Tuesday, April 23, 2024

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設定健康的工作界限──SETTING HEALTHY WORK BOUNDARIES

工作環境可能充滿壓力 – 包括:達到截止的日期、必須完成的額度、要達成的目標、利潤的維持。因為這些要求,許多職場變成不健康的環境,可能對員工的身體、心理和情緒健康造成損害。

《哈佛商業評論》,是多年來著名的商業刊物,其中一期的管理祕訣中,談到了這個問題。這些建議聚焦在,為你的團隊訂定健康工作標準的重要性上。有趣的是,每一個建議都被聖經,這本非常古老的「商業書籍」,所教導的原則得到證實。

以下是《哈佛商業評論》,關於領導者如何幫助團隊,享有健康的界限,不只能提高生產力,還能實現高職場滿意度和滿足感,所提出的三個祕訣:


首先,作為一個領導者,應樹立良好的榜樣。當截止日期逼近,或者一個重要的客戶訂單似乎處在危急時,很容易忘記員工和同事在辦公室之外,也有自己的生活。我們應該認真看待,在深夜發送電子郵件給員工,或是他們無法在午餐時間好好放鬆,而帶來的負面影響。

我們應該誠實地考慮,如果有人對我們的個人時間,提出過多要求,我們將如何反應。領導者要為跟隨他們的人設定榜樣。有一天,耶穌基督在服事門徒後說:「我給你們作了榜樣,叫你們照著我向你們所做的去做。」(約翰福音13章15節) 祂並不要求他們去做祂自己不願意去做的事。

其次、每週計劃額外的時間。我們當中的許多人都過於樂觀,有時會承諾,在不合理的時間表內完成項目。作為領導者,我們應該鼓勵員工,每週預留時間,來處理無法完成的計畫。

在另一個場合,耶穌對圍繞祂的一群人發出警告,祂說:「你們那一個要蓋一座樓,不先坐下算計花費,能蓋成不能呢?恐怕安了地基,不能成功,看見的人都笑話他…。」(路加福音14章28-29節)

最後、增加工作量的透明度。定期與員工交流,詢問他們對工作負荷的感受。傾聽他們的意見,並預備好用減少不必要壓力的方式回應。箴言27章23-26節建議:「你要詳細知道你羊群的景況,留心料理你的牛群…乾草割去,嫩草發現,山上的菜蔬也被收斂。羊羔之毛是為你作衣服;山羊是為作田地的價值。」

與我們一同工作的人,顯然比農場動物更有價值,因此,我們應該更關注他們的福祉,因為他們每天都在職場與我們一起合作。你的團隊需要健康的工作界限,包括引導他們有休息的時間。正如希伯來書4章10節所述 :「因為那進入安息的,乃是歇了自己的工,正如神歇了他的工一樣。」如果連上帝都需要休息,那麼我們更需要這樣做。

註:本篇週一嗎哪與4/3的主題和內容類似。請各位會員仍然耐心研讀。


@2023版權所有,經許可改編自 “UBN誠信時刻”,關於職場工作中信仰議題的評論。UBN(非常規企業聯盟)是一個服務小型企業界的國際性職場信仰事工。UBN的官網: www.unconventionalbusiness.org

備註:如果你有聖經,想閱讀更多相關的內容,請參考下面的經文 :

箴言 24章27節
24:27 你要在外頭預備工料,在田間辦理整齊,然後建造房屋。
以西結書34章12節
34:12牧人在羊群四散的日子怎樣尋找他的羊,我必照樣尋找我的羊。這些羊在密雲黑暗的日子散到各處,我必從那裡救回他們來。
馬太福音7章12節、22章39節
7:12所以,無論何事,你們願意人怎樣待你們,你們也要怎樣待人,因為這就是律法和先知的道理。」
22:39 其次也相仿,就是要愛人如己。
路加福音6章21節
6:21你們飢餓的人有福了!因為你們將要飽足。你們哀哭的人有福了!因為你們將要喜笑。
彼得前書2章21節
2:21你們蒙召原是為此;因基督也為你們受過苦,給你們留下榜樣,叫你們跟隨他的腳蹤行。

反省與問題討論

  1. 你如何描述你的工作環境?是健康的,還是因要完成計畫和實現目標的持續壓力,而變得不健康?請解釋你的答案。
  2. 你認為一個不健康的工作環境,會有哪些容易觀察到的現象?你會如何將這些問題讓當權者注意到呢?
  3. 有人建議領導者,應該在促進健康的工作習慣和理念方面擔任好的榜樣。你同意高層主管應該承擔這種責任嗎?如果是,你認為領導者履行的情況有多常見呢?
  4. 你認為大多數職場提倡「工作量的透明度」-是鼓勵員工坦誠地表達他們對工作負荷的擔憂嗎?請解釋你的答案。

挑  戰

無論我們是否擁有重要的決策職位,我們都可以努力在工作場所產生積極的影響。然而,獨自一人往往難以實現所需的改變。在努力改善工作環境的過程中,你有沒有得到支持的人(一個或多個)呢?就如傳道書4章9節寫的「兩個人總比一個人好,因為二人勞碌同得美好的果效。」


SETTING HEALTHY WORK BOUNDARIES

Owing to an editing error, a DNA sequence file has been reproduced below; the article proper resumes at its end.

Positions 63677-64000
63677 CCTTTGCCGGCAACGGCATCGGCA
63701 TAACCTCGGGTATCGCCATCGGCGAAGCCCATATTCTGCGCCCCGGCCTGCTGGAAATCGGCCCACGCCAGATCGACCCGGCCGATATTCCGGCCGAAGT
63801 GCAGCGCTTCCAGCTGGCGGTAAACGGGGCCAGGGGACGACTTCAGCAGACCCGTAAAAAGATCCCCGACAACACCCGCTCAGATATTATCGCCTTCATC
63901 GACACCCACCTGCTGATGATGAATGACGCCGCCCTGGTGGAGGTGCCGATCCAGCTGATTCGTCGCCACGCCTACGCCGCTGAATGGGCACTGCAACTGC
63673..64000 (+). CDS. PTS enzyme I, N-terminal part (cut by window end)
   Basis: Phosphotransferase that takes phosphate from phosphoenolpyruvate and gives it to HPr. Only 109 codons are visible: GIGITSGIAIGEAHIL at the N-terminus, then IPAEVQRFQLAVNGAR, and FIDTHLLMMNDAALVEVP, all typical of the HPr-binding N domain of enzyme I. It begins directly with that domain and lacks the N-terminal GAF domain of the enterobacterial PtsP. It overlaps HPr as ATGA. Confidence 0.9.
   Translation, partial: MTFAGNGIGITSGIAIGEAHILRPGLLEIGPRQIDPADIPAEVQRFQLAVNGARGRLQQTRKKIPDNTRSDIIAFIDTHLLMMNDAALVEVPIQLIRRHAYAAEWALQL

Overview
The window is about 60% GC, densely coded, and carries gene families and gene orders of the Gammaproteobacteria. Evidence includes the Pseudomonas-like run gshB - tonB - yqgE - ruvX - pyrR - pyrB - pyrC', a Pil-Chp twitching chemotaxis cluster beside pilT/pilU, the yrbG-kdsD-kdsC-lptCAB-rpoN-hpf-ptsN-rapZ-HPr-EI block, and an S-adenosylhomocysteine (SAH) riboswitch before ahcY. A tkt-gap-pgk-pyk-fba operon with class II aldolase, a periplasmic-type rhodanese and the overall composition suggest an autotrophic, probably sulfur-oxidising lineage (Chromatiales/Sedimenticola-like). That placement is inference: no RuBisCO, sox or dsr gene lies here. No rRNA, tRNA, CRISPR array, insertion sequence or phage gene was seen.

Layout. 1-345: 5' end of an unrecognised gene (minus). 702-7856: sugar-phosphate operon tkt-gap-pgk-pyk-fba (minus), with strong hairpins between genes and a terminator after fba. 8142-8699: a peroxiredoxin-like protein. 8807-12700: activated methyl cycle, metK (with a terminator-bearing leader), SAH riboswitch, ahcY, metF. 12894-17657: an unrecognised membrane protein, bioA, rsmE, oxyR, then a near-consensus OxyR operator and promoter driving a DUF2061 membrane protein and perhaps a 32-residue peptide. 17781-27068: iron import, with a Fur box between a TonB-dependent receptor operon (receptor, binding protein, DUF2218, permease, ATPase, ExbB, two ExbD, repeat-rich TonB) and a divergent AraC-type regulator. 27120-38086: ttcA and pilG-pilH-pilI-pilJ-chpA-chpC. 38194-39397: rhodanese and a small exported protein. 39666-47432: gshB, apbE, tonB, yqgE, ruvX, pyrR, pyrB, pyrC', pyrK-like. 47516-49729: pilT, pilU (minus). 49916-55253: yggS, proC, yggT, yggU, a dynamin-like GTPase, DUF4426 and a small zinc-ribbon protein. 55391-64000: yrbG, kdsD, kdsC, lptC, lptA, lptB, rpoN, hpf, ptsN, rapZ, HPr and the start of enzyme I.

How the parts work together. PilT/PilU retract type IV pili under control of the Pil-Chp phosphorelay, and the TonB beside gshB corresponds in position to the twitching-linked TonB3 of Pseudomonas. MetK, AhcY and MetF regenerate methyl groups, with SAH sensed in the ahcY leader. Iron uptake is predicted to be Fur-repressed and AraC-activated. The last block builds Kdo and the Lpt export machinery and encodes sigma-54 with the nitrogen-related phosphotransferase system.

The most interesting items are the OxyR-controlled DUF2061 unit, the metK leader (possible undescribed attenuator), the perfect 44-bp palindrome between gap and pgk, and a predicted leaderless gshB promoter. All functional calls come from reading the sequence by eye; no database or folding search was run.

By Rick Boxx

The work world can be filled with stress – deadlines to be met, quotas to be filled, goals to be achieved, profit margins to be maintained. Because of these demands, many workplaces become unhealthy environments, potentially detrimental to the physical, mental, and emotional well-being of staff members.

The Harvard Business Review, which has been a highly esteemed business publication for many years, addressed this problem in its management tips in one of its editions. These recommendations focused on the importance of setting healthy standards of work for your team. It is interesting to note that each of them is affirmed by principles taught in the very old “business book” called the Bible.

Here are the three tips the Harvard Business Review presented on how leaders can help their team enjoy healthy boundaries resulting not only in greater productivity but also high levels of workplace satisfaction and fulfillment: 

First, as the leader, set a good exampleWhen deadlines are looming or an important account seems at risk, it is easy to forget that employees and colleagues have lives outside of the office. We should take seriously the potentially negative impact that sending late-night emails to staff or their never being able to take a lunch break can have.

We should honestly consider how we would react if someone made excessive demands upon our own personal time. Leaders set the tone for those who follow them. One day, after performing an act of service for His disciples, Jesus Christ said, “I have set you an example that you should do as I have done for you” (John 13:15). He was not expecting them to do something He was not willing to do.